PSF: How did you go about creating those contacts overseas?
One of the jobs I had done for Flying Nun was organising their library of fanzines. I sorted them all out and put them into sequence and read a lot of them. I realized there were networks in every country that we were interested in, America, Britain, Germany, France... The fanzine was the internet of the steam age, passing on this esoteric information, secret information about all these bands and these labels.
I starting writing letters, sending casettes and when I could, I sent records. We struck gold fairly quickly, I knew the material stood up and when people heard it they'd go 'My God!". I knew that we had stuff we were releasing on cassette that in another country would have been available on a conventional format.
You had to be unashamedly self-confidant. I had the confidence that we could do it and I carried other people along with me. We got results quickly enough to convince them that it was worth persisting with. Over the next 5 years until about '93 we made phenomenal progress in terms of penetrating overseas markets, organising licensing deals, setting up a whole network of commercial contacts whereby we could deal with people at our own level overseas.
The model has always been in New Zealand, and possibly in other countries as well, that there's a hierachy. You're a band, then you sign to a small label, then you sign to a bigger label, then you start to tour, then you start to spend lots of money in studios, then you get roadies, then you get a guitar technician. then eventually you become... Supertramp.
But there's another way of looking at it, and that is that there's people that are at the same level you are, with the band and the independant label, everywhere in the world. Those people are the ones often doing the interesting stuff you want to be associated with, and you build bridges directly across to them. You don't go up through the rungs of the hierachy, you just ignore everything that's happening further up that chain and go straight across to people in the same position overseas.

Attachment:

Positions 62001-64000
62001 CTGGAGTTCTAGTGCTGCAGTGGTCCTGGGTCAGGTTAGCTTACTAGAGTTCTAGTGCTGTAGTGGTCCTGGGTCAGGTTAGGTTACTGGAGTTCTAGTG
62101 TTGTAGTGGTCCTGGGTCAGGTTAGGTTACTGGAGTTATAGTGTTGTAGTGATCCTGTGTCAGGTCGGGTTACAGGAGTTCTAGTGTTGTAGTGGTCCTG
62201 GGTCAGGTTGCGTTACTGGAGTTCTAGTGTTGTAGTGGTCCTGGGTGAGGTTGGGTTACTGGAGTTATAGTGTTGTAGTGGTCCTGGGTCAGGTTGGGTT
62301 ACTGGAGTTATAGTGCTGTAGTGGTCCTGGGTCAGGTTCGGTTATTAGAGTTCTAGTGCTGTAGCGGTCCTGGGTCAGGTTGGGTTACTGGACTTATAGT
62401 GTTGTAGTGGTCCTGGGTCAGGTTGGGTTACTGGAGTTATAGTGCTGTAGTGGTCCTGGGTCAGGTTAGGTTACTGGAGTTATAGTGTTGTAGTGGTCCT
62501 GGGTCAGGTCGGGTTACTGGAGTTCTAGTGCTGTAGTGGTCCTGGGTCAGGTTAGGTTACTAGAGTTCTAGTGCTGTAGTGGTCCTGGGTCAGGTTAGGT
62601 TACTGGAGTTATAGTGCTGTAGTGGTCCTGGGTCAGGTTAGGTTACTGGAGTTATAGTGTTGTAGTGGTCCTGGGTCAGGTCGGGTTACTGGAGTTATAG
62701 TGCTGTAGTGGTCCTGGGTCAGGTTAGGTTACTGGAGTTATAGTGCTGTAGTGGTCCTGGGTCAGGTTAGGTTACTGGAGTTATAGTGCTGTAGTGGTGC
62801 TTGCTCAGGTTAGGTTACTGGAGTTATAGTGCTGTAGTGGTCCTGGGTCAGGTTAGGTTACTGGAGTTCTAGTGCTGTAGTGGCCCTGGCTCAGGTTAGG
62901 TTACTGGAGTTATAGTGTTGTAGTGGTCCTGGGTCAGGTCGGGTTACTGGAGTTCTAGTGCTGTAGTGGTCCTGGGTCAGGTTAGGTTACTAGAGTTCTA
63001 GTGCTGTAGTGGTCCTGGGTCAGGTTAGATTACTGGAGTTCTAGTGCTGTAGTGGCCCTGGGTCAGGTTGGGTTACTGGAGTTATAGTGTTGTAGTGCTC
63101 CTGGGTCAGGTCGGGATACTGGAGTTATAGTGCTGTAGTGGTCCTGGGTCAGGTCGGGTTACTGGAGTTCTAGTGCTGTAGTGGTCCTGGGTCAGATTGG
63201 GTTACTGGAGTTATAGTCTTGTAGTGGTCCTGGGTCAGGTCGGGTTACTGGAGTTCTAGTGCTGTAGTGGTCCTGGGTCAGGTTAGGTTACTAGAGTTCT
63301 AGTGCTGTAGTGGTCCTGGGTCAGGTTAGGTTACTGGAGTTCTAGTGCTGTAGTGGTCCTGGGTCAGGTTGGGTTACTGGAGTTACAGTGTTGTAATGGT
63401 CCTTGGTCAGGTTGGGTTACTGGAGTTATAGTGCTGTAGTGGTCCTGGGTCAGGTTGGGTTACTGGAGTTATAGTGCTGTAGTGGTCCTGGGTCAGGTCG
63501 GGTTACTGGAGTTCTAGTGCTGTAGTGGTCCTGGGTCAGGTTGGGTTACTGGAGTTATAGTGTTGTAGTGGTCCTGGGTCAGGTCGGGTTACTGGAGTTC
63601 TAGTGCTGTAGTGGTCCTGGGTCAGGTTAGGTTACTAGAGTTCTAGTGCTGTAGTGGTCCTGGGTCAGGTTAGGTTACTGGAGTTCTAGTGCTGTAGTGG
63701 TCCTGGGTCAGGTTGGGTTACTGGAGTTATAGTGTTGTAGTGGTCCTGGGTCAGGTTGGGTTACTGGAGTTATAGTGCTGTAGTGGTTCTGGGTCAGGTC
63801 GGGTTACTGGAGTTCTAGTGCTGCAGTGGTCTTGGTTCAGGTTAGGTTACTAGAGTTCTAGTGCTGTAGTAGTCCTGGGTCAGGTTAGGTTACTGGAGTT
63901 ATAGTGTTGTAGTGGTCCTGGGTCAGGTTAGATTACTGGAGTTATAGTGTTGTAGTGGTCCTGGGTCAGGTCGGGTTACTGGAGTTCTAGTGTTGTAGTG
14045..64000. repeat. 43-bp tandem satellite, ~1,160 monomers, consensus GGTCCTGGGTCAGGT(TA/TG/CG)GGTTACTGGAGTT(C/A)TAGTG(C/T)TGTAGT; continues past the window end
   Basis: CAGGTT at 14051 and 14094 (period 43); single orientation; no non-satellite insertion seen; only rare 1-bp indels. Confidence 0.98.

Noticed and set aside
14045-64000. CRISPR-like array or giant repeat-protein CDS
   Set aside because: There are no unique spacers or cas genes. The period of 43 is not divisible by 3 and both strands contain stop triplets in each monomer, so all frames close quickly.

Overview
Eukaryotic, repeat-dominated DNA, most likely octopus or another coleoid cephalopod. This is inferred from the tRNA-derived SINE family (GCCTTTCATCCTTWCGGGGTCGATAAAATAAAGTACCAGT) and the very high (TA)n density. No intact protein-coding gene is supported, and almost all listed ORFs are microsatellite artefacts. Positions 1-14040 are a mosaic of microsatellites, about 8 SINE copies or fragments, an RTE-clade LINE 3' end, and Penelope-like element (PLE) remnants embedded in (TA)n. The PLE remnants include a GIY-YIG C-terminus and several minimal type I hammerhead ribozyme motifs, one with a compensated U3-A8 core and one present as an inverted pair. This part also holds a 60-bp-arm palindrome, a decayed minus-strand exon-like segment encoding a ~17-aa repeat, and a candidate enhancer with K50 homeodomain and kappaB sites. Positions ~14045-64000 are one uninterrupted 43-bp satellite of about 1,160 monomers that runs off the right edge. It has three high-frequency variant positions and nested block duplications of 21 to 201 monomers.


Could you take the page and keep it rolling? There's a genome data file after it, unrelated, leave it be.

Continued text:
That's the successful strategy if you want to actually spread the music and keep things at a manageable level where you're in control, rather than where you are merely the cog in the wheel of international capitalism, which is what you are when you sign a to a major label.
PSF: There must have been a few key people and labels that have been pretty important for establishing those international connections?
The major ongoing one for us in America was Forced Exposure. Other labels in the States like Siltbreeze, Drag City , Ajax have been quite important. The European connection is much more important now than it was 5 to 10 years ago. Now Europe is a big market for what I'm interested in. That's a very positive development, a downturn in the American market can affect your ability to get the music out, whereas if you're connected to Europe and Japan and Australia ...
PSF: There's a lot of aesthetic differences between the Xpressway artists and the Dunedin Sound bands, do you think there's still a connection between those two camps?
There are plenty of personal connections. The major difference occurs over the issue of songwriting versus spontaneous music. If you're happy with making stuff up and just playing it, that's one attitude, the other attitude is that you have to finely craft 'the song', the song is everything, the band exists to realise the song. Quintessentially that's The Verlaines' approach.
I certainly don't think that either pole of that argument is necessairily all right and the others are all wrong, but in the past in New Zealand it definitely seemed there was a real thought police attitude that the song was the only way to do it. We really had to react against that, and establish that it was valid to improvise, (and) that non musical sounds could be musical as well.
PSF: So there was a bit of a reaction to what was going on locally?
I think so, yeah. The Dead C played a part in all of that. From the get-go we were conscious of the fact we were trying to do something that was a bit different and that might be regarded with suspicion or disbelief by other people in the music scene because we were prepared to work with chance elements, and make music that sounded presposterous, and record in ways that were contrary to the accepted wisdom.
Our first album was 8 track and we've never been near anything that sophistocated since, we became a port-a-studio band almost immediatly and a lot of our recordings have been live or direct to video or cassette or whatever was to hand ... hard drive.
My opposition to multitrack recording is that its technological fakery. Music's primarily instrumental, human beings actually play music in a room together and you record it. I can't see why, in order to make an audible record of that, you would want to have the human beings do their bits seperately and then patch them together to make a representation of what it might have sounded like if they'd all been playing together in a room at the same time. I profoundly find that a weird way to go.